Markets are interesting creatures. Over the longer term, it is easy to look at the respective charts of various individuals companies and see wide divergences in the company's stock performance versus others. Still, in the short term, especially with macro events like the European debt crisis moving the markets fairly consistently, stocks and sectors in the S&P 500 are often trading as an asset class. Often times over the last couple of years, correlations have gone to one. It is very easy in this environment to think that all stocks in a given sector are created equally.
The idea that sectors carry with them certain general economic or regulatory risks is often true. However, while sectors often trade as one in the short-term, long-term, valuations tend to be based more on factors like earnings and growth. Given that long-term valuations are likely to be based more on hard numbers rather than short-term sentiment, I think it's interesting to see which of the traditionally more cyclical stocks in the industrial sector are outperforming.
Also, I think its interesting to see what kind of multiple the market is assigning to companies in an uncertain uncertain economic environment. In short, how cyclical the market thinks the company's business is, or how risky these investments are for retail investors if the global economy was to endure a prolonged period of moderate to weak growth. The two kinds of industrial companies that seem to be doing quite well despite the uncertainties that exist in the U.S. and global economy are cost-cutters and companies on multi-year cycles.
One of the top-performing stocks in the industrial sector over the last couple months has been Boeing (BA). A company that has had cost-overrun issues and other problems in the past, Boeing has finally seemed to be able to put some of its biggest issues that have plagued the company in the past behind it. Now, to be sure, the last several months of volatility have affected Boeing as well. The stock was in the $70s just a year ago prior to selling off into the high $50s before the recent rebound back to today's close of around $72 a share. What is interesting to me about Boeing is that its business model has really not been anywhere near as cyclical as the stock's price movement would have a causal investor believe.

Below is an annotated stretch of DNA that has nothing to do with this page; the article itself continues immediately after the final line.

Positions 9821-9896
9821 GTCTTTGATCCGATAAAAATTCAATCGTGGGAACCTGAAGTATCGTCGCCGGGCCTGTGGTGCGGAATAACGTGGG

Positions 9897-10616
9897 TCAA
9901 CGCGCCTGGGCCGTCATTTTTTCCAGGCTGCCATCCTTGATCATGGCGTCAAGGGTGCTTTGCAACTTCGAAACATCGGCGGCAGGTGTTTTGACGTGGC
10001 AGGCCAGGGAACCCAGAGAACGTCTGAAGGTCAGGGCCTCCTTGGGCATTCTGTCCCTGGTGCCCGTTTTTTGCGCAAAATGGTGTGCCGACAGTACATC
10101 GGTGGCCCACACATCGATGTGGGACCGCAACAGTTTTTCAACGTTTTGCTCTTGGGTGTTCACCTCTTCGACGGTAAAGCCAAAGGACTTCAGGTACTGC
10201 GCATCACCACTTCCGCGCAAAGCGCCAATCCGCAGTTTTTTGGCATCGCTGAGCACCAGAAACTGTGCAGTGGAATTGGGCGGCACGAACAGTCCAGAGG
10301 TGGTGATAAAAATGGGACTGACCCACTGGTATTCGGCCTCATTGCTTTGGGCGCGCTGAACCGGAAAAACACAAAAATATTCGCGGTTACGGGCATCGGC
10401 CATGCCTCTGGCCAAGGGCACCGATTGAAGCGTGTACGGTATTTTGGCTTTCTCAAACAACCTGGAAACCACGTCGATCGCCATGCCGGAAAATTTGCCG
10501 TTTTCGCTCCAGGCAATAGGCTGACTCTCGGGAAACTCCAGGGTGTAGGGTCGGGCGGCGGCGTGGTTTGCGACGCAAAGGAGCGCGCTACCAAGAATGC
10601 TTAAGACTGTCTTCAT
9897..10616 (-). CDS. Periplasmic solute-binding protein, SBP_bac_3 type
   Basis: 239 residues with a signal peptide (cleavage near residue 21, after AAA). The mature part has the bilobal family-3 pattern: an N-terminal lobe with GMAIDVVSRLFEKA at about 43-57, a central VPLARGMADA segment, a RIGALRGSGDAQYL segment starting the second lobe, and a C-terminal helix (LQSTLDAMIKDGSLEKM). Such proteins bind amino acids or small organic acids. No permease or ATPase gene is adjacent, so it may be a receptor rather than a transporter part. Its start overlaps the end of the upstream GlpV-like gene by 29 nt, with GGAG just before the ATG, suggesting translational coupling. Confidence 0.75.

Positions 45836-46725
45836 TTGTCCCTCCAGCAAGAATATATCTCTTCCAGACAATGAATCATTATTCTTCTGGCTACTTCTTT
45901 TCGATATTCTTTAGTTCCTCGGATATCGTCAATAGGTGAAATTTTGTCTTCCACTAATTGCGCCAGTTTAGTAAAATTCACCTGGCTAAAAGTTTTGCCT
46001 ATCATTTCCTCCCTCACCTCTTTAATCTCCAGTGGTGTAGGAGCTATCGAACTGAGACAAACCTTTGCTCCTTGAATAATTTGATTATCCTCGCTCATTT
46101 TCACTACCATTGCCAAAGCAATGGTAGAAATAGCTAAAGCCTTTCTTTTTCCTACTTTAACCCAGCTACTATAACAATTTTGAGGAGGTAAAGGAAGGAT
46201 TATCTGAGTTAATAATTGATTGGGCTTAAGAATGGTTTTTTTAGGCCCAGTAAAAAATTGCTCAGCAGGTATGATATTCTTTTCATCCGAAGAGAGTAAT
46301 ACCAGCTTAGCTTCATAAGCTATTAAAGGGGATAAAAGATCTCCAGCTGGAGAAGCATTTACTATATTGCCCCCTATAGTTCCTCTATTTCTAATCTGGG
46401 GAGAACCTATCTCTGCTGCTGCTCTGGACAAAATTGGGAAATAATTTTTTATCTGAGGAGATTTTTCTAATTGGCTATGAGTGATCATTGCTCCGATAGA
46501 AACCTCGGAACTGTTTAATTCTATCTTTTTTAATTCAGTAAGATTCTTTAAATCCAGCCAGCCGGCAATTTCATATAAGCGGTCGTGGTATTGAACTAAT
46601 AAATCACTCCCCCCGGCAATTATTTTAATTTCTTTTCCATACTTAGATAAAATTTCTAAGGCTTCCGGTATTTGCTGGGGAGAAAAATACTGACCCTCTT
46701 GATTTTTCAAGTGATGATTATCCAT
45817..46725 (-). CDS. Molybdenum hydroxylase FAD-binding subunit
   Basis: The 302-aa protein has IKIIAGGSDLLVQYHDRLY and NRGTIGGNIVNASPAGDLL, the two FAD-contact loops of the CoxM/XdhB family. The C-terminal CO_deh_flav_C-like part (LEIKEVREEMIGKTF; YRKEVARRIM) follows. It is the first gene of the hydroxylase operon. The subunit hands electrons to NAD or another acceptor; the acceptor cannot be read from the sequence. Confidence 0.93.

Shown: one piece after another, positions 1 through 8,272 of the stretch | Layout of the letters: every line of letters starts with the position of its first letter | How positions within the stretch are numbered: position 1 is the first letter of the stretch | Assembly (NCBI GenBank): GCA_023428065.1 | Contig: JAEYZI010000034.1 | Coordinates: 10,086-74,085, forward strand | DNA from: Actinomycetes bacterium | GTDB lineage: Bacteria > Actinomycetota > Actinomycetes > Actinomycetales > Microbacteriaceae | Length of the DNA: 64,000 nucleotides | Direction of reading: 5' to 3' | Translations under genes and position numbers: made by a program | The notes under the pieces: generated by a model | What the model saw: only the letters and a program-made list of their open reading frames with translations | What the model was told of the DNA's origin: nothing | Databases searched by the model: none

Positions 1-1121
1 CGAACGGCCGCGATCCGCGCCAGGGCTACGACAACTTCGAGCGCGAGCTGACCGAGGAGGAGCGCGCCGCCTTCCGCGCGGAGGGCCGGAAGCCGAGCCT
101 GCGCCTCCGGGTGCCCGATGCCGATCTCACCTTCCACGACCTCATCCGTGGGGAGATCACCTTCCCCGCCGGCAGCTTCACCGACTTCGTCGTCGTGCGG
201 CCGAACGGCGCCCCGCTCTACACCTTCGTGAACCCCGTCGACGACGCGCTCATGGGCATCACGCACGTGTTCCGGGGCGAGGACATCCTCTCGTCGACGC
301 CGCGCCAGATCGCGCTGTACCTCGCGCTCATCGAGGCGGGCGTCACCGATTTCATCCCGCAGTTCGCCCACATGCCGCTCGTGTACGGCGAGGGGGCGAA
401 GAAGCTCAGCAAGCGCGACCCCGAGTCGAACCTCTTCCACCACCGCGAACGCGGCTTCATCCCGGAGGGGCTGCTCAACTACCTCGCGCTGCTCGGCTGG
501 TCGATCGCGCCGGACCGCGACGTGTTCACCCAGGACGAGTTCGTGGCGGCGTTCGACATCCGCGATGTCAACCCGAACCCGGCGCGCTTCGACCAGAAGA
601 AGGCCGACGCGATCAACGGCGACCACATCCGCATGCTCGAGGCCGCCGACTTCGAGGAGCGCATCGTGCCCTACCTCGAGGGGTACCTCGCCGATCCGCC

Another well-run and fairly conservatively managed company that is seeing longer-term strength in their underlying products and end markets is Cummins (CMI). Again, Cummins, a company that offers substantial fuel savings to companies and government around the world with a specialty in diesel equipment that is doing very well in Asia where the fuel is one of their biggest imports.
Cummins is designing engines for trucks and other transports that are going to be carrying products no matter how strong the economy is. Also, with fuel prices and high and interest rates low it's a great time for cash rich companies to continue to spend in the areas where they know products or services will add directly to the bottom line today. Cummins is not multiyear business cycles like Boeing, but the company is in the cost reduction business, and recent earnings reports by a multitude of U.S. trucking companies like Navistar show that this industry is doing well.
However, not all industrial companies have seen their business models hold up as well during periods of weakness. While industrial equipment makers like Caterpillar or oil service and other commodity linked stocks like Halliburton (HAL) and Schlumberger (SLB) have seen large moves up an down in their earnings estimates, Boeing and Cummins have been able to steadily increase their business without any huge droppoffs during period of economic weakness like we saw last spring.
I think this is for two primary reasons. First, Boeing's business model is on intermediate to longer-term cycles of 3-5 years and longer, rather than the short-term building trends that industrial equipment makers and infrastructure companies are often tied to. Also, Boeing is in the cost cutting business rather than really being tied to increasing economic growth. Since Boeing's new planes are made of plastic fiber rather than the traditional aluminum, the company's products offer significant cost-savings that will benefit airline companies in good times or bad. The fact that fuel prices have stayed fairly high with Brent prices still over a 100 dollars a barrel has probably not hurt their business too much either.
The industrial companies that have been seeing weakness in the last several quarters also have several factors in common. These companies tend to be on shorter business cycles, and their business models tend to be tied more to near-term economic activity. While industrial equipment makers like Caterpillar (CAT) have been hit hard by the slowdown in China's construction market, even oil service companies like Halliburton and Schlumberger were affected by the short-term drop in oil prices. Industrial companies tied to consumer spending like GE (GE) and Illinois Tool Works (ITW) also disappointed on earnings too.
To conclude, investing always involves risks, and allocating capital to any sector that is not traditionally counter-cyclical, will always depend at least somewhat on macroeconomic factors. However, now that a new recession has been averted yet again, I think it is worth looking at which companies businesses are appearing to be more steady.
Since the U.S. and other economies around the world seem likely to sustain at least some growth, strong corporate balance sheets and low borrowing rates will likely keep capital spending at fairly healthy levels. With companies on multiyear contracts and other sthat are in the cost-cutting business doing very well, it's time to look at investing not just in cyclical companies, but the right kind companies with more stable business models.